A new coaching staff hungry and ready to be the opposite of what the previous staff was, from their defensive coordinator realizing that a 2019 first-round pick should not be a little-utilized special-teamer but a three-down wreaker of havoc to the youngest offensive coordinator in league history anointing Curtis Samuel as ‘critical’ to the team’s success. A 27-year old quarterback who was a Pro Bowler the last time he had a full-time job. A defense that is completely different than the one last year that – while it had recognizable names – could not stop any of you, let alone an NFL running back, if you took a handoff up the middle in the red zone. The best running back in the league.

All things that fans should be excited about – and there are plenty more.

Now perhaps the Panthers can start to move into the fifth stage of grief after shouting denial and anger for so long, perhaps every story on the team’s website will not lead to bargaining, every tweet will not give rise to depression. Newton’s one-year deal will pay him less than he’s worth for 2020 with the hope that he can use that prove-it deal to do just that in New England and begin to heal the wound on his ego, reputation and legacy that March’s release caused.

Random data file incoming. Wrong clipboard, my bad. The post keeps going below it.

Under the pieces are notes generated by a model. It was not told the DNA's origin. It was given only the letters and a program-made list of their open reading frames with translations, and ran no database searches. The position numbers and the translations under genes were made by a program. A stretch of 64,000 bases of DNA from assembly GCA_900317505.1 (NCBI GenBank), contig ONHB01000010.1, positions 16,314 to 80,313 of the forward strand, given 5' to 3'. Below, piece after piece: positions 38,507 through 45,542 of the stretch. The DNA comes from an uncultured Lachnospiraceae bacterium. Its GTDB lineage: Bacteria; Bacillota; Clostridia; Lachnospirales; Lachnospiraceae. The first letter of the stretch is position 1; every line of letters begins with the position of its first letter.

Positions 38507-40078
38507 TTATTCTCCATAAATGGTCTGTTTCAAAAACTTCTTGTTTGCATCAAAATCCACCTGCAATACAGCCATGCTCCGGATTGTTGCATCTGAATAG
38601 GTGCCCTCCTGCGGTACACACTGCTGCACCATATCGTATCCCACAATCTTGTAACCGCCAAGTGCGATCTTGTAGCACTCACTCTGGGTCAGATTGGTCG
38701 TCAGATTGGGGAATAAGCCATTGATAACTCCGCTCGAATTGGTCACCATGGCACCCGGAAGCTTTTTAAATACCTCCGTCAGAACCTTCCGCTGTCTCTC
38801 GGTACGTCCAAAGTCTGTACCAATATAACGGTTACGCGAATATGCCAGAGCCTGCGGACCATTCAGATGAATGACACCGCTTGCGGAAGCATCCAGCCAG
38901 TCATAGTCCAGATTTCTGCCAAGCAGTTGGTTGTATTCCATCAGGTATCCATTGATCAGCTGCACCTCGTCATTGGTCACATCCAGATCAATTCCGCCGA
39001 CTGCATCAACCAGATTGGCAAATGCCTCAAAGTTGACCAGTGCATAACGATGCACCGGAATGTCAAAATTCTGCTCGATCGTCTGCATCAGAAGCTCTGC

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The next week – and probably other days when Newton releases YouTube videos or the Patriots release pictures of their new QB in his new jersey – will still be hard, but they’ll be on the other side of the mountain, rolling downhill towards something new. Don’t worry. Someday, Newton will be back – franchise greats always return, just ask Julius Peppers or Steve Smith.

But for now, Newton will get his fresh start in New England while Panthers fans – and perhaps the Panthers themselves – can get one of their own.

Josh Klein on Twitter
Josh K
Editor-In-Chief at The Riot Report
Josh Klein is Editor-In-Chief of The Riot Report. His favorite Panther of all time is Chad Cota and he once AIM chatted with Kevin Greene. Follow Josh on Twitter @joshkleinrules.